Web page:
Abbey was born in 2011 with oesophageal atresia/trachea oesophageal fistula, meaning the oesophagus had not joined the stomach and there were other ‘wrong connections’ to the lungs.
Twenty hours later, she had repair surgery and, after two weeks in neonatal intensive care, went home with parents Erin and Mat.
Now a typical toddler, the legacy of her condition remains ” she has feeding problems, bad reflux, noisy breathing and a croup-like cough because of a loose trachea, and is susceptible to respiratory tract infections.
Abbey also needs regular procedures under general anaesthetic to widen a stricture to improve her swallow.
Despite this, Erin said her daughter was a typical 18-month-old who was into everything, although, as a mother, she had to remain vigilant.
‘I am a bit of a helicopter mum,’ she said.
‘I cannot take my eyes off her because if she picks up a piece of bread or apple (that someone has dropped), it is a choking hazard.’
Mum and daughter attend the Miracle Babies Foundation’s Joondalup Nurture Group for play and support and Erin is the new WA representative for the Melbourne-based Oesophageal Atresia Research Association.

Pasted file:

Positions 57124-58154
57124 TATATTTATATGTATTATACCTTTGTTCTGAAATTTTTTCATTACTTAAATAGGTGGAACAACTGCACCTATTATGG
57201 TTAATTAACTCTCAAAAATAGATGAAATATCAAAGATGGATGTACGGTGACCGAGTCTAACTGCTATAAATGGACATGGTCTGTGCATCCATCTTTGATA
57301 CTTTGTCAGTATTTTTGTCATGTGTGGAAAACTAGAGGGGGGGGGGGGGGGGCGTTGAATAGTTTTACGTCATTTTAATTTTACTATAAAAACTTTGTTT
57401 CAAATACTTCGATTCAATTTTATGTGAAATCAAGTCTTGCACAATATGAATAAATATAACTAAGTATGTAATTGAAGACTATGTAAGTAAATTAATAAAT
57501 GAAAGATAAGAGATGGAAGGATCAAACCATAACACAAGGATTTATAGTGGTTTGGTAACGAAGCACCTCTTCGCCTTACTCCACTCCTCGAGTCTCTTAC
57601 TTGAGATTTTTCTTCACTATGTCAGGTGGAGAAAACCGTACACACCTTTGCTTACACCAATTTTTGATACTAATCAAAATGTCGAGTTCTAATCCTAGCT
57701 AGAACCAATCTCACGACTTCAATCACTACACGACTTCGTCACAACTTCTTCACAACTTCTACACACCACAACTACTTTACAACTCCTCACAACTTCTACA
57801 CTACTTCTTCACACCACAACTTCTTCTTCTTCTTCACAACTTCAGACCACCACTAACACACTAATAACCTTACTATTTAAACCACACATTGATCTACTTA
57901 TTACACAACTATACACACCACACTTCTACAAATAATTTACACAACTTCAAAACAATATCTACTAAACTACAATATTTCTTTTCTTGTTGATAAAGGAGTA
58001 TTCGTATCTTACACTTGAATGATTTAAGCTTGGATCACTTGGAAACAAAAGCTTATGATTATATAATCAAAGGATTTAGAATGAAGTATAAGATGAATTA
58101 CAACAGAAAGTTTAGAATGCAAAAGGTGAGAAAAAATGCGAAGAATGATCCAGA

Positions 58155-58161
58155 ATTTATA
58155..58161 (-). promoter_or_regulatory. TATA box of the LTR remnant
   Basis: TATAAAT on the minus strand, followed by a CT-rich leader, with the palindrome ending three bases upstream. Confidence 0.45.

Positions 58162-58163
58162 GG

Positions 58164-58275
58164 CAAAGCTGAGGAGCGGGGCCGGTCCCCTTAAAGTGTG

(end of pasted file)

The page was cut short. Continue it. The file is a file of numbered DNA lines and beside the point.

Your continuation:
Erin said the groups had been invaluable as she had left hospital with no information and feeling ‘completely helpless, lost, stressed and with no-one to turn to’.
She is looking for other families to join the association, which runs through the Royal Children’s Hospital and offers an online chat group and other support.
‘Apparently there are at least 10 or more OA/TOF bubs born in WA every year, so where are they?’ she asked.
‘WA has an informal group at the moment, but we hope to meet up every couple of months and have an annual picnic or barbecue.’
To join, email email@example.com.